A few days ago my brother sent me a link to a fascinating collection of disappearing and disappeared English accents.
There are two collections in which I've rooted around so far. Both present English accents from people born during the second half of the nineteenth century. One collection was recorded in 1916, the other during the Fifties and Sixties.
It's a fascinating collection. In some cases it may jog memories and in others fire the imagination. The Kent accents took me back to my childhood listening to the likes of 'Great Uncle Herb' down on my mother's family farm near Sandwich.
Listening to a collection of accents around the south of England, it's notable how much most of the accents share. All have in common that 'ooo-arr' burr we've come to associate with places like Norfolk and Somerset. Even counties now partly consumed by London like Surrey, Kent and Essex had strong 'country' accents in living memory.
You couldn't get much closer to London than Middlesex. So, I was interested to hear a recording of a Middlesex accent from a retired farm bailiff, born in 1868. There's also a recording of a shoemaker from "Hackney, Middlesex" born in 1888. You can hear the crossover between the rural Southern England accent and what we now think of as Cockney. (Ah, so that's where Cockney came from....is it?)
Somewhere between these two accents, I imagine is how the folk round here sounded at around the time Harringay was built up. All fascinating stuff for me.
Access the full collection on the British Library website.
Really enjoyed these recordings thanks Hugh.
My grandparents had accents like this..
said words like 'orses and gawn (gone) just as in the clips.. as well as ee, for he.. 'ees gawn dahhn the road'
Nice to hear again. What a shame we didn't make recordings of them. I remember my great-great grandmother, born on Highgate Hill in 1870.. died 1966 spoke like this too ! http://www.flickr.com/photos/isarsteve/2624484155/in/set-7215760535...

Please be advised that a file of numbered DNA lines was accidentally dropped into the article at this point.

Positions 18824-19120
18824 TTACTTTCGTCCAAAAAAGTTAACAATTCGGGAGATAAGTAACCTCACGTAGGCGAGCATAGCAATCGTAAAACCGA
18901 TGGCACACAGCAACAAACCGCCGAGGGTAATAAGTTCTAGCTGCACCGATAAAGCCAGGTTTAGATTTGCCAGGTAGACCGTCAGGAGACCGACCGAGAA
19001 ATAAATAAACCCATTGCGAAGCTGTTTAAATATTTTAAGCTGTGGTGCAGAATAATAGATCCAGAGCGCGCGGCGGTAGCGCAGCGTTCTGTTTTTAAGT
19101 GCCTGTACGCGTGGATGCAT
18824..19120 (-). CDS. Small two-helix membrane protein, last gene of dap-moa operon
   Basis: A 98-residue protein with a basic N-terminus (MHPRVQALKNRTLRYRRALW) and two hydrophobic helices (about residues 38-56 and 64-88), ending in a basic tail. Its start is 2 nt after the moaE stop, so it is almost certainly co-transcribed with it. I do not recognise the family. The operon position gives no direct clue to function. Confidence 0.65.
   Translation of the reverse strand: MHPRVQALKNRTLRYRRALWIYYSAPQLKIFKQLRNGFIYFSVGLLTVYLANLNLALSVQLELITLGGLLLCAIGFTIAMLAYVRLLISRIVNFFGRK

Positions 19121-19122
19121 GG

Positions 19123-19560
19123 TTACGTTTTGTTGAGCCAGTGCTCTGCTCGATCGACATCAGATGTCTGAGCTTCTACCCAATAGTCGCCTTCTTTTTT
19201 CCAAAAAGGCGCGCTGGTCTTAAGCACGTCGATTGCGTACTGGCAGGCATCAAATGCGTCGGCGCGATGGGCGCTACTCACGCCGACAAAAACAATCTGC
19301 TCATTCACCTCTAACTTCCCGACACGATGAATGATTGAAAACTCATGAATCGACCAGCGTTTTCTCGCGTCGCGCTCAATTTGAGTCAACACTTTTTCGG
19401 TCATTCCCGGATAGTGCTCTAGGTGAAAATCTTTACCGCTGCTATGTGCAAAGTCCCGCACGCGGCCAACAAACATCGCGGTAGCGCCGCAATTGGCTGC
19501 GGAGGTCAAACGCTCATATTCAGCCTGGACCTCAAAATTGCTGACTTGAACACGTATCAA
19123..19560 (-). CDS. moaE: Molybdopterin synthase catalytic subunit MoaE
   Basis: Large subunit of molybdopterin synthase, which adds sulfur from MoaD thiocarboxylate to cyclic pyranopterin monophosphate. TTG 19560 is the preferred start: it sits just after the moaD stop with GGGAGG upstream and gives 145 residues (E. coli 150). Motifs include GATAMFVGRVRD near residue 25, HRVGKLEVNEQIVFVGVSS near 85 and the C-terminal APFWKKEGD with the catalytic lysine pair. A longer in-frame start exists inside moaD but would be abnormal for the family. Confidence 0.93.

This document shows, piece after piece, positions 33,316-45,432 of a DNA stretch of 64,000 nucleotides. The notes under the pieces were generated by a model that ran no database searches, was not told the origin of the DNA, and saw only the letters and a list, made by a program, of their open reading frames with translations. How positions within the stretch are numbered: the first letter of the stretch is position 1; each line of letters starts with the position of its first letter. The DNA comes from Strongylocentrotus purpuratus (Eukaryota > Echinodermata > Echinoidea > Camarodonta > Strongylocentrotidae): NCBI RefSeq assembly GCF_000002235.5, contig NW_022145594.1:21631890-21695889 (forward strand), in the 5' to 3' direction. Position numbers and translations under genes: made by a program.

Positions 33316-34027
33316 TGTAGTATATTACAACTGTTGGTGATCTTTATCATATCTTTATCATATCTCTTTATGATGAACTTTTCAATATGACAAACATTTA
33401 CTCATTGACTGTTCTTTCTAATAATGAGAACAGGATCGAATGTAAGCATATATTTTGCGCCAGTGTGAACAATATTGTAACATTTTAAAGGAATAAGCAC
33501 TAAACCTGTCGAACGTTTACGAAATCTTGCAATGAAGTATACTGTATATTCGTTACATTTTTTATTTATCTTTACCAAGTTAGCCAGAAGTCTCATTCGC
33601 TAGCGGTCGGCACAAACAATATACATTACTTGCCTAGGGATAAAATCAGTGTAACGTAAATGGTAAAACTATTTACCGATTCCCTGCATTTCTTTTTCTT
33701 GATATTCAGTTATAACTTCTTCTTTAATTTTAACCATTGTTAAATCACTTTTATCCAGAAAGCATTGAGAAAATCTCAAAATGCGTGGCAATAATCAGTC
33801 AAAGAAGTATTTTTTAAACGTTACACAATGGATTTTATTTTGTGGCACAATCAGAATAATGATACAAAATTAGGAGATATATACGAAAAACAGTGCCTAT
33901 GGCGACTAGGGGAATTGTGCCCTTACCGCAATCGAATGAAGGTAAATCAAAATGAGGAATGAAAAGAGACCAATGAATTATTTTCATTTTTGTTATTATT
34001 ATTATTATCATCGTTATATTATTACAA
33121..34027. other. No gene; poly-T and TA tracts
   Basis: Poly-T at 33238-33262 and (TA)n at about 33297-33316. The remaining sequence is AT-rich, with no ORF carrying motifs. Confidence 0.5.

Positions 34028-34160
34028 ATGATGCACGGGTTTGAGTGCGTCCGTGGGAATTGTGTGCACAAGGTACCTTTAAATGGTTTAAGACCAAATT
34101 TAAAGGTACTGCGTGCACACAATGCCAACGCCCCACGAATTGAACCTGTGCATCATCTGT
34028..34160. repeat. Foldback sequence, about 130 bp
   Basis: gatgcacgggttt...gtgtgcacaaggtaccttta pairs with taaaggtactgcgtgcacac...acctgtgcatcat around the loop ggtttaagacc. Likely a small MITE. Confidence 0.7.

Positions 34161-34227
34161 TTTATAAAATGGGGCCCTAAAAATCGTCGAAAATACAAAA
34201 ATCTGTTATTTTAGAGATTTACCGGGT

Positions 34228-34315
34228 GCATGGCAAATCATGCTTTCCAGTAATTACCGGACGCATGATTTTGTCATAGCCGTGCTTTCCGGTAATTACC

my grandfather who i never met was born in 1868 so interesting. i can recall my father who was also from around this part of london sounding a little like this.
Brilliant, thanks a lot Hugh. Shame that authentic local accents seem to be dieing out and we are merging linguistically to sound the same.
It's not a shame at all. Those accents happened because the people were restricted to the district and the caste into which they were born. Homogeneity of speech is the "price" we pay for educational opportunities, the dying of Class and religion as an economic barrier, international mobility and global communications and media.
Those days of local accents are a picturesque time to visit but I don't think any of us would like to live there.
Many people these days are still restricted cus of lack of mobility, no work, low income etc but we all tending to speak the same because of linguistic merging, media influences etc. Class may have changed a lot over the past 100 years but it hasn't died out. Social mobility rates much lower now then they were 20 years ago. So- we lose interesting things like accents yet keep pockets of poverty and social inequality. And some folk dont move far from where they were born.
Yes, I agree Lydia. Apart that is from the bit on class.
People who've made it in life (or had it made for them) always say that the class system is dying..
Seen from afar, in Britain it isn't. How many working class girls and boys are in the current government, or run the BBC etc., etc., ?
Not many... social mobility lower now than when I was growing up and it wasnt great then. Linguistic homogenisation is not the same as class homogenisation. Accents and dialects are also about identity and that has many layers- region, work/occupation etc which these clips give us some insights into.
Excatly. After 30 years living away from the U.K. I still speak with a Tottenham dialect when speaking English.
In the U.K. it would have disadvantaged me, because of the connection, still made, that those people that don't speak RP are 'stoopid'.
Now happy to live in country where regional accents and city dialects are not considered a disadvantage and have no relevance to social standing.
Still hold true here for sure that accents equate with social standing, intelligence etc. We still are a conservative nation. I was often told I'd get nowhere if I didn't change the way I spoke! hmmm.
Happy to say that a Scottish accent in the sales field inspires confidence
Whereas, if I pick up the phone and an Indian accent inquires " Am I speaking to Mr John D ? " I am safe in hanging up immediately.